Aspen businesses are keeping their acts clean |

Aspen businesses are keeping their acts clean

Rick Carroll
The Aspen Times
Customers line up on Tuesday afternoon at Paradise Bakery, which no longer is offering free samples while coronavirus concerns persist.
Rick Carroll/The Aspen Times

Clean living in Aspen has been evident this week.

But if you’re Jimmy Yeager, the owner of a downtown restaurant, it should always be that way in the service industry.

“It’s pretty simple: It’s practice good hygiene and go about your business as normal,” Yeager said Tuesday, as townsfolk and visitors awaited the results of the tests for 10 Australians quarantined who were possibly exposed to the COVID-19 virus (see page A13).

“We’re in a town where you constantly hear that the stomach flu is going around, a stomach bug is going around, whatever,” added Yeager, who has run Jimmy’s An American Restaurant & Bar since 1997. “This is not new and we’re treating it like it’s not any different and continue to practice good hygiene.”

Business as usual was something several people said Tuesday, but there’s no mistaking that Aspen has had a different vibe this week given the news that an Australian woman who recently visited town tested positive for the COVID-19 virus when she returned home.

She was here with a group of 18 Australians, not all of whom were tested or reported experiencing fever, cough, shortness of breath and breathing difficulties — all of which are symptoms associated with the disease, according to the World Health Organization.

Another locally owned Aspen business downtown, Paradise Bakery, has made some adjustments such as no longer offering complimentary samples of muffins and cookies on the shop counter.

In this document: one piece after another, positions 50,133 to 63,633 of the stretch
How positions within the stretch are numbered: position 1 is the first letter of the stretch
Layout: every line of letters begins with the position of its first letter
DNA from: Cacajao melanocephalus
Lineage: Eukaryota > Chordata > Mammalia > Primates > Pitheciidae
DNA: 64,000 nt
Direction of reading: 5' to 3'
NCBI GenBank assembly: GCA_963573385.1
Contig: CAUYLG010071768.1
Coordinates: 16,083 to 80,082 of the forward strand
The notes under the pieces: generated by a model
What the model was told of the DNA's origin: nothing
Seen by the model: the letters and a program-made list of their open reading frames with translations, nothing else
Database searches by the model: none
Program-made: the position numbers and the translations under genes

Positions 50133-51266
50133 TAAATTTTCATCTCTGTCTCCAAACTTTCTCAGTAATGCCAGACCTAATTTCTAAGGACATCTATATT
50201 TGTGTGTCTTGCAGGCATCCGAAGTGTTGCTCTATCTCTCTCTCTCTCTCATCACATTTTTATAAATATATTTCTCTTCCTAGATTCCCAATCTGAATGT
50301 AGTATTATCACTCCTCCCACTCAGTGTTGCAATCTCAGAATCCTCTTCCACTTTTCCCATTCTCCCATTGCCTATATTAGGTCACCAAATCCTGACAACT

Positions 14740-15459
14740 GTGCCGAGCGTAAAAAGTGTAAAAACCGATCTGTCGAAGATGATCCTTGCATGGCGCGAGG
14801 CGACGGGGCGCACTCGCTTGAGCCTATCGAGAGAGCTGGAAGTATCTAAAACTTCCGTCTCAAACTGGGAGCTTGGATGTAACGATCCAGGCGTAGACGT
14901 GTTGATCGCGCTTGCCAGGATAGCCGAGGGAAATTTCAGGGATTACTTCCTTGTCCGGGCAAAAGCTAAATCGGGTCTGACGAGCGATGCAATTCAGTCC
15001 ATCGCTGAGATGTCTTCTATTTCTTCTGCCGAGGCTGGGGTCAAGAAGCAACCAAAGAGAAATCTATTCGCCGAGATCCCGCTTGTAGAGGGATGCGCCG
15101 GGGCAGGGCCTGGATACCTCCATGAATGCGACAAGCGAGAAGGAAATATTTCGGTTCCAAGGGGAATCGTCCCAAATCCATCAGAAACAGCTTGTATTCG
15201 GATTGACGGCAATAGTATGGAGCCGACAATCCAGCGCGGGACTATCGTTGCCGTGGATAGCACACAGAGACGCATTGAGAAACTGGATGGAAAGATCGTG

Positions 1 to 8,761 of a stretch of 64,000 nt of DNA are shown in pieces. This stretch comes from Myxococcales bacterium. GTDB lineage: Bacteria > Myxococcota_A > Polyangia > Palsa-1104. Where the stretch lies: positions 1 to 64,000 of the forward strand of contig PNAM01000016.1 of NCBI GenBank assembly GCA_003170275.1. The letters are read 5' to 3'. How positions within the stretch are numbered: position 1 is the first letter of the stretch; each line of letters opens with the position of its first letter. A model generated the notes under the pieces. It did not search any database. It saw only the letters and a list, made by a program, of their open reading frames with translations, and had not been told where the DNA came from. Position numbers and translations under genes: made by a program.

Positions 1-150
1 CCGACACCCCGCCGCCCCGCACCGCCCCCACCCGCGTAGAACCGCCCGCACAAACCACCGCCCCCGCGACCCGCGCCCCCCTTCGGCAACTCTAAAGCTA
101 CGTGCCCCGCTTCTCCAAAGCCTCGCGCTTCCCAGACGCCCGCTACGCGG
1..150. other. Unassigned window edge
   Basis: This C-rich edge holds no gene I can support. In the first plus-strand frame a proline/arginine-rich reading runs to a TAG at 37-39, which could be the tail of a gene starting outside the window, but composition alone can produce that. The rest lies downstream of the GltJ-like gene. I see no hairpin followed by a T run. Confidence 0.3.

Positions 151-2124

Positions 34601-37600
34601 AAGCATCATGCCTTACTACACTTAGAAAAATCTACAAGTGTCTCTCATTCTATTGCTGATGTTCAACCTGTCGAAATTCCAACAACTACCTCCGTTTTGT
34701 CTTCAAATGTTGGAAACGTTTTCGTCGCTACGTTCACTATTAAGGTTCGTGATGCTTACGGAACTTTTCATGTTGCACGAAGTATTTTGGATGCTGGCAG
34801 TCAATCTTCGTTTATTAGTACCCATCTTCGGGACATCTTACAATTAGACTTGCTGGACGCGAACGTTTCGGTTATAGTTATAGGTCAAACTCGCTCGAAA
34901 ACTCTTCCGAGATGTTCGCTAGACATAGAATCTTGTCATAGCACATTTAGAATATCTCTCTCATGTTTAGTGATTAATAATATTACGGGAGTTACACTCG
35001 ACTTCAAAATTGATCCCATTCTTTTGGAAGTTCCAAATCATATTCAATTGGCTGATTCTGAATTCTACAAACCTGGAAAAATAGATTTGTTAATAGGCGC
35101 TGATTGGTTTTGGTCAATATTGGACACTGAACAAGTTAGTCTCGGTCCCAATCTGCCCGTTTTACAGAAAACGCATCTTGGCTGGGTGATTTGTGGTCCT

Owner Mark Patterson said the move was an easy measure to take, and it’s better to play it safe at a time when the news is in flux and speculation and rumors abound.

“It’s just a heightened awareness,” he said.

Paradise and other coffee shops also aren’t filling customers’ reusable mugs to limit personal contact between employees and the public.

Like Yeager, Patterson said Aspen is accustomed to flu season, so the practices needed to keep the illness at bay — washing hands, wiping counters, for instance — are fairly standard.

“We’re aware of how stuff spreads because we’re conscious of the flu season,” he said, adding “it’s amazing how there is something new every day.”

Donnie Lee, who manages The Gant condominium-hotel, said employees are to stay home if they’re running a fever or showing other signs. That can take its toll on the human side of the operation, he said, because The Gant, like other Aspen businesses, runs on lean staffs.

Lee said he has emphasized to his employees that because the virus is “so easily transmitted from person to person,” keeping a clean operation is essential.

“We are operating under a heightened sense of caution,” he said.

The Gant has seen a few canceled reservations because of coronavirus, but Lee said his greater concern is the lack of reservations moving forward.

“We’re not really getting any new reservations,” he said. “That has really slowed down.”

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